Team Pitches Council For Yes Vote On Stadium Deal -- Officials Express Optimism That Financing Could Be Worked Out
Owners of the Seattle Mariners say King County should vote to impose the new taxes authorized by the Legislature for an outdoor baseball stadium because there would be time to correct the problem if tax revenues run short.
Lobbying yesterday by John Ellis, Mariners chairman; Paul Isaki, vice president, and Forrest "Bud" Coffey, a Boeing executive, appeared to make Metropolitan King County Council members more optimistic about working out a deal.
Last night, Councilman Ron Sims said there had been discussion on the council on "a concept" that would both satisfy the Mariners' need for an agreement to build a stadium and council members' desire for financial protections.
The Legislature last weekend agreed to contribute some state money toward a proposed $320 million stadium and to authorize three new tax sources:
-- An increase in the tax on car rentals in King County;
-- A one-half percent tax on taverns and restaurants in the county;
-- And a new sports lottery.
But members of the County Council on Monday complained bitterly that the state hadn't provided enough revenue to build a stadium and had left the county responsible for any shortage.
Yesterday, Mariner officials said they share the council's concerns about the total amount of money available from the new tax sources but added it need not be an immediate worry.
County officials are concerned they would pledge the county's credit on stadium-construction bonds, then would find the taxes collected wouldn't be sufficient to make the payments. They could be left to make up the difference with other revenue and see the county's credit rating decline as a result.
But Isaki said the county would not need to sell bonds right away. For the next year to 18 months, he said, the team and the new Public Facilities District would be choosing a site and designing a stadium. That should cost $36 million to $40 million, which would be paid partly by public money and partly by the Mariners. Bond financing wouldn't be needed.
Over that time, Isaki said, the county could make a judgment about the tax measures. If the taxes weren't enough, he said, they could ask the state for an adjustment. If the estimated stadium costs are too high, either the county or the team could walk away from the deal.
Also, a provision of the state law allows the county executive to quit collecting the taxes after June 1997 if the team hasn't agreed to a 20-year lease to stay in Seattle.
"We are as concerned as the county is," Isaki said, "but the risk for the Mariners is even greater."
Isaki said the team is still adamant about a stadium deal by Oct. 30, meaning the County Council would have to agree to impose the taxes.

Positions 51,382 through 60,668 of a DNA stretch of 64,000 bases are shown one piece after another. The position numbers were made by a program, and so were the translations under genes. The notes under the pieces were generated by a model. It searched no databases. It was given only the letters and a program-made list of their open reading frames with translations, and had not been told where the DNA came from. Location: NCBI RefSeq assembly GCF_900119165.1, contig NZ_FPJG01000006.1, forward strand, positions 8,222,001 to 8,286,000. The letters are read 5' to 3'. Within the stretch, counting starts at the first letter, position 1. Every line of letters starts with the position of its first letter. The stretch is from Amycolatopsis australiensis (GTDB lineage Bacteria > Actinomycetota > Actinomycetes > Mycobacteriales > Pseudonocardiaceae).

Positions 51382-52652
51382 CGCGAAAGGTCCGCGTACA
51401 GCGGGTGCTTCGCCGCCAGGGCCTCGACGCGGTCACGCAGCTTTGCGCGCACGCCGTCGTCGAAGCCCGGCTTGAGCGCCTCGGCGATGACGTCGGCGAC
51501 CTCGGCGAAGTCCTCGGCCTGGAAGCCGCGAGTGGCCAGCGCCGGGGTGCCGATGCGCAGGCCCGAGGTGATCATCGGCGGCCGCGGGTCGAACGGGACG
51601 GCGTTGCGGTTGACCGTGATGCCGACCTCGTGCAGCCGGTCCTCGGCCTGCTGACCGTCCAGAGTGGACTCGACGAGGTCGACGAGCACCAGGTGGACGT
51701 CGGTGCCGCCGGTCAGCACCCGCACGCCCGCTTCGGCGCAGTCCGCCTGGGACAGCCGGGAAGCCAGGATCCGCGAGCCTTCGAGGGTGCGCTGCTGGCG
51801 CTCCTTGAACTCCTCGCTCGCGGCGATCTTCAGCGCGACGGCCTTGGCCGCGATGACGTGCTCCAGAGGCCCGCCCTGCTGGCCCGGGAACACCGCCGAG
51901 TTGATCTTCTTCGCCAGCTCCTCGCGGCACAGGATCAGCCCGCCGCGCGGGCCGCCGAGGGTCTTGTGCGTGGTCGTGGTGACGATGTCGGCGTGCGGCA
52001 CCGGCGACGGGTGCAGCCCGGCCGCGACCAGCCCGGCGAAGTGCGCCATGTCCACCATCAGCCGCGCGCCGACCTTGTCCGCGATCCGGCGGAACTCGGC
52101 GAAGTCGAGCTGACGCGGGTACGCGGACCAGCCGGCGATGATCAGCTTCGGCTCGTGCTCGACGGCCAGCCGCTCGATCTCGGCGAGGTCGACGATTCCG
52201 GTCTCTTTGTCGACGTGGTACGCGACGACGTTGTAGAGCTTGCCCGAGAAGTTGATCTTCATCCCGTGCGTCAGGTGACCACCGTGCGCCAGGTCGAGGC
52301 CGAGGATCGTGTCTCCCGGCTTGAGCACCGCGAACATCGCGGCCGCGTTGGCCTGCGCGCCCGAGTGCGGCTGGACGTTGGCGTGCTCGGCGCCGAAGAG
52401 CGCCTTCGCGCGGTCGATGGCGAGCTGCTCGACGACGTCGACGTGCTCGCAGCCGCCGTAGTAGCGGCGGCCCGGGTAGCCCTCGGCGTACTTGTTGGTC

After meeting with the Mariner officials yesterday, members of the County Council spent most of the day huddling with their financial staff.
Councilwoman Cynthia Sullivan suggested selling revenue bonds instead of government-obligation bonds. Revenue bonds don't raise as much money but also don't require the county to pledge its full credit as backing.
Councilman Pete von Reichbauer said his budget committee will meet again this afternoon to look for a middle ground.
"We need financial guarantees to protect the taxpayers," said Councilman Larry Phillips. "That is bedrock."
The difference between the county and state analysis comes over two considerations:
The state estimates tax revenues would grow at 4 percent a year, and the county estimates 2 percent annually.
And the state figures 90 percent of tax revenues would be used to pay off the bonds, and the county figures 80 percent.
Gov. Mike Lowry said yesterday he is confident in the state's revenue projections."The Legislature did what it could do. They clearly provided a funding package to build a stadium and keep the Mariners," Lowry said as he signed the state stadium legislation at a ceremony at Lafayette Elementary School in West Seattle.
"If the County Council balks, it would be a big mistake for our growth, big mistake for our economy. If anything, there will be extra money," Lowry said.
Both Lowry and House Speaker Clyde Ballard, R-East Wenatchee, said there was no chance legislators would be called back into session this year to deal with questions raised by the County Council.
"We went backwards and forwards. There's no question that the figures are adequate," Ballard said. "There's no question but that this package will work. We did our job." If any technical problems are discovered, those can be remedied when lawmakers go back to work in January, he said.
King County officials had sought not only help in financing a new baseball park but also revenues to support repairs to the Kingdome roof. In addition, the Seattle Seahawks have said they want $150 million in renovations for the Kingdome or they'll move their franchise.
Ballard said questions about the football team can wait for the regular legislative session. "We'll be there in January. The Seahawks and Kingdome will still be there in January," he said. "We're willing to talk."
Seattle Times staff reporter Craig Smith contributed to this report.
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